“It’s never too late.” Candy was an optimist and while Missy loved that about her friend, she herself was more of a realist.

  “You didn’t see him or hear him. He was so cold, so withdrawn.”

  “I know what you’re going through.”

  Missy frowned. “No you don’t.”

  “Yes,” Candy countered. “I do. You have to promise me you’ll never repeat a word of what I’m about to tell you. Ever.”

  The seriousness in her friend’s tone had Missy sitting up straighter. “I promise.” Candy was her one true friend and she’d never betray that.

  “I found out that Lucas had been in prison when he was a teenager. I reacted without thinking and almost threw away the best thing that ever happened to me.”

  Missy’s head was whirling with disbelief. “Lucas?” The man was tough as nails, but he owned a coffee shop. Heck, he made the best brownies on the planet. And he’d been in prison?

  Candy nodded. She straightened the hem of her sweater. “He assaulted a man. Almost killed him.”

  “God have mercy.” Missy fell back against the cushions, hardly able to believe what she was hearing. “Who?”

  “It doesn’t matter. What does matter is that Lucas made a mistake and he paid dearly for it. He turned his life around and made himself into the man he is today.” Tears pooled in the corners of Candy’s eyes. “He’s strong and loyal and I love him so much. I can’t imagine my life without him.”

  Missy handed Candy a tissue as the dots suddenly connected in her sluggish brain. “That’s where T.S. and Lucas met, isn’t it? In prison?”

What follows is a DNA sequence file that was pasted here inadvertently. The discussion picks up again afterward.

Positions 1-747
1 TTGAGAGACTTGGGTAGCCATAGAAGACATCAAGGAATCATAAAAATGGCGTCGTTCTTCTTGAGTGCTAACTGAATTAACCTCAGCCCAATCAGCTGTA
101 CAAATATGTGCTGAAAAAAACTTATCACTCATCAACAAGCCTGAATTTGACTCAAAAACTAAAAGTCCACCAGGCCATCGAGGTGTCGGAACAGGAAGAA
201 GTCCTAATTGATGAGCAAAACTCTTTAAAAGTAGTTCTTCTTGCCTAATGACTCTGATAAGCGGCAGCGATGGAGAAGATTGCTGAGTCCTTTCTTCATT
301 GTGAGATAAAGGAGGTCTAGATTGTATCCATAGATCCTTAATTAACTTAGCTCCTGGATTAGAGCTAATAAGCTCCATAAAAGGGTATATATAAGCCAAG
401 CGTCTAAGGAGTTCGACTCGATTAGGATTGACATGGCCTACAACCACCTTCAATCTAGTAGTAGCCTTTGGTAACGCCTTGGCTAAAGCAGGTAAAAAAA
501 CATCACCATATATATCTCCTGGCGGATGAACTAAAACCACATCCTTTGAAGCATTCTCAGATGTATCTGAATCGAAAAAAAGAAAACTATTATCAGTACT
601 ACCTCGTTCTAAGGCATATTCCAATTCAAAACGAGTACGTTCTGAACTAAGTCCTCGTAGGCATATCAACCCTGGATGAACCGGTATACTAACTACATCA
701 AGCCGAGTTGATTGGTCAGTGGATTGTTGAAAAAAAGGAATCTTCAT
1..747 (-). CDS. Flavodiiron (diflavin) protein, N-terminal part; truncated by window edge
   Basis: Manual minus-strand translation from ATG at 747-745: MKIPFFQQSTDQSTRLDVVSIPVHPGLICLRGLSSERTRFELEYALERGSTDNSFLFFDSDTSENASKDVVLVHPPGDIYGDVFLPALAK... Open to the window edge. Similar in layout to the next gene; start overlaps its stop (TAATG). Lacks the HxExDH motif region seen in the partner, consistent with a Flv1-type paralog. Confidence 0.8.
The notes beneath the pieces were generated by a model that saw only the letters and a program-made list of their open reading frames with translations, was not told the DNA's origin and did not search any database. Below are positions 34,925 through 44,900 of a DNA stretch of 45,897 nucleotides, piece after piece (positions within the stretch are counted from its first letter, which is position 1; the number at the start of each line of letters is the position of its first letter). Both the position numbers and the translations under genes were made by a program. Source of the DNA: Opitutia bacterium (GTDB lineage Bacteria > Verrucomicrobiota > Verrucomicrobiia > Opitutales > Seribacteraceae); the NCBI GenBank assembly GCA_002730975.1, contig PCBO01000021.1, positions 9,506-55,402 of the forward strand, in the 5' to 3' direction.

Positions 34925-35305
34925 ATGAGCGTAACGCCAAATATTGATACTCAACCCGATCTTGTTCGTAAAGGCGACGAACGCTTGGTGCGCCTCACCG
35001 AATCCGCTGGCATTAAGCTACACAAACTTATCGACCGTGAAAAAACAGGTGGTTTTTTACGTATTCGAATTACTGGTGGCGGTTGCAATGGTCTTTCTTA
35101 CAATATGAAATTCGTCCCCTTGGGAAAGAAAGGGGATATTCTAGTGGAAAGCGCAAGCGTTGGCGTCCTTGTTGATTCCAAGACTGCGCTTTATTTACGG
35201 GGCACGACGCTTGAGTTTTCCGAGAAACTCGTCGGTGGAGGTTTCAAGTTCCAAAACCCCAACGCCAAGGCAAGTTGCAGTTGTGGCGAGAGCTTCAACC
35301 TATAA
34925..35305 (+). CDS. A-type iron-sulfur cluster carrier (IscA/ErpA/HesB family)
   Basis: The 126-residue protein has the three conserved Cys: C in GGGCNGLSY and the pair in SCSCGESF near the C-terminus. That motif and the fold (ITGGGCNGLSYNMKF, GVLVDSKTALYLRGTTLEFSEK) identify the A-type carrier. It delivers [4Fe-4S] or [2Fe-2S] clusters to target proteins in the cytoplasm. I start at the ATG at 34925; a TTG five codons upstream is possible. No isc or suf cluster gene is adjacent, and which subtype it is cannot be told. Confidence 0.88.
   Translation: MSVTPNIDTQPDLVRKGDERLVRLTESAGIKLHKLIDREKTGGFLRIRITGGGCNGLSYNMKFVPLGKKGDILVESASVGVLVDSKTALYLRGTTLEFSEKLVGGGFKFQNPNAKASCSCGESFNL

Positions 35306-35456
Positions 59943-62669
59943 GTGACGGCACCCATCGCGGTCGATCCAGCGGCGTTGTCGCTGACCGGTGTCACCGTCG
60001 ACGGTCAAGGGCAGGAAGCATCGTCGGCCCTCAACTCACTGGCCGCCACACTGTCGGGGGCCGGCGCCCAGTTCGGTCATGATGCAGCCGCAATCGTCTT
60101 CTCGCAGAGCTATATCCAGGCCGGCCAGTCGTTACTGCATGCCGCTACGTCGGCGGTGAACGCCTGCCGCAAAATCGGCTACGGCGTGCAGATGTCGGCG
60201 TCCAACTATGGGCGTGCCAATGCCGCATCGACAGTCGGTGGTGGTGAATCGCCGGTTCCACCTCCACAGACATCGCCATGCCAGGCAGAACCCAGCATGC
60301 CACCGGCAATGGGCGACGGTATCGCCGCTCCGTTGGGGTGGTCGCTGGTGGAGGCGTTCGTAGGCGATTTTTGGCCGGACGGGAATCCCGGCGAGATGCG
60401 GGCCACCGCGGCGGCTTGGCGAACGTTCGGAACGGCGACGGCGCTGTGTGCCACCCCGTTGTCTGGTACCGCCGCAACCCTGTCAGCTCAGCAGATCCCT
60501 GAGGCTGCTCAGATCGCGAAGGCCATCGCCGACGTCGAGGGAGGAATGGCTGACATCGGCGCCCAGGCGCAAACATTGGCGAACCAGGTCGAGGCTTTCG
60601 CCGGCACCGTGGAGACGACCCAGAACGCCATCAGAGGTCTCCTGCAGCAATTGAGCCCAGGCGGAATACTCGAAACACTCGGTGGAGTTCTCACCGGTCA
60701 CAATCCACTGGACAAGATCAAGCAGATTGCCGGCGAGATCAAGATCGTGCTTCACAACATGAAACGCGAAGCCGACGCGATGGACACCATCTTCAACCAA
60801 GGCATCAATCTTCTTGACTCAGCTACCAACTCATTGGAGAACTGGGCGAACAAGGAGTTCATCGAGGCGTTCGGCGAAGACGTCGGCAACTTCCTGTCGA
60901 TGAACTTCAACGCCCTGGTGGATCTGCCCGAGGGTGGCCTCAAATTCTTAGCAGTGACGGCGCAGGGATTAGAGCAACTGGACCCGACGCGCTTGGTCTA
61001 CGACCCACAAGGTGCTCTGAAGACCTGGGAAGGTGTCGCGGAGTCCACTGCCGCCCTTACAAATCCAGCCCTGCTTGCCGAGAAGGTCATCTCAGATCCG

Candy nodded and used the tissue to dab beneath her eyes, careful not to smear her mascara. “They were both young and had no priors, so they eventually got kitchen duty together.”

  “Why was T.S. in prison?” Missy had a deep need to know.

  Candy shook her head. “I don’t know. Lucas never told me. But even if I did know I wouldn’t say. That’s his story to tell. You need to ask him.” She glanced at her watch. “If you’re okay, I need to get home.”

  “Sure.” Candy had certainly given her a lot to think about. “I’m sorry for dragging you into this.” Missy had put her friend in the middle of things. T.S. was her husband’s best friend.

  “Don’t worry about it.” Candy leaned down and gave her a hug. “Everything will work out.”

  Missy wished she had her friend’s optimism. Deep down she didn’t believe in happily ever after, at least not in her own life. After she saw Candy out, she dragged herself into bed and curled up beneath the covers. She felt cold without T.S.’ large body curved around hers. In such a short time she’d grown accustomed to having him there.

  “What have I done?” Tears rolled down her face and seeped into her pillow.

  * * * * *

  “Women. Who needs ’em?” T.S. lifted the bottle in mock salute and then took a swig of beer. It was only his second but, in spite of his determination to get drunk, he found himself counting. He couldn’t help himself. He never got drunk. Never let his life get out of his control.

  Control, what a joke. His life had blown up around him, thanks to one tall, sexy lady. Don’t think about her, he told himself. She’d been quick enough to toss him away when she found out something about him she didn’t like.

  It wasn’t like she was perfect. The woman definitely had issues of her own. But she doesn’t have a criminal background, the logical little voice in the back of his head countered.

  Lucas kicked back on the sofa and crossed his booted ankles. “Unfortunately, my friend, we do.”

  He shook his head. “You might need ’em, but I sure as hell don’t.” Okay, so now he wasn’t lying just to himself but to his best friend. This was turning out to be one of the shittiest days on record in a long time.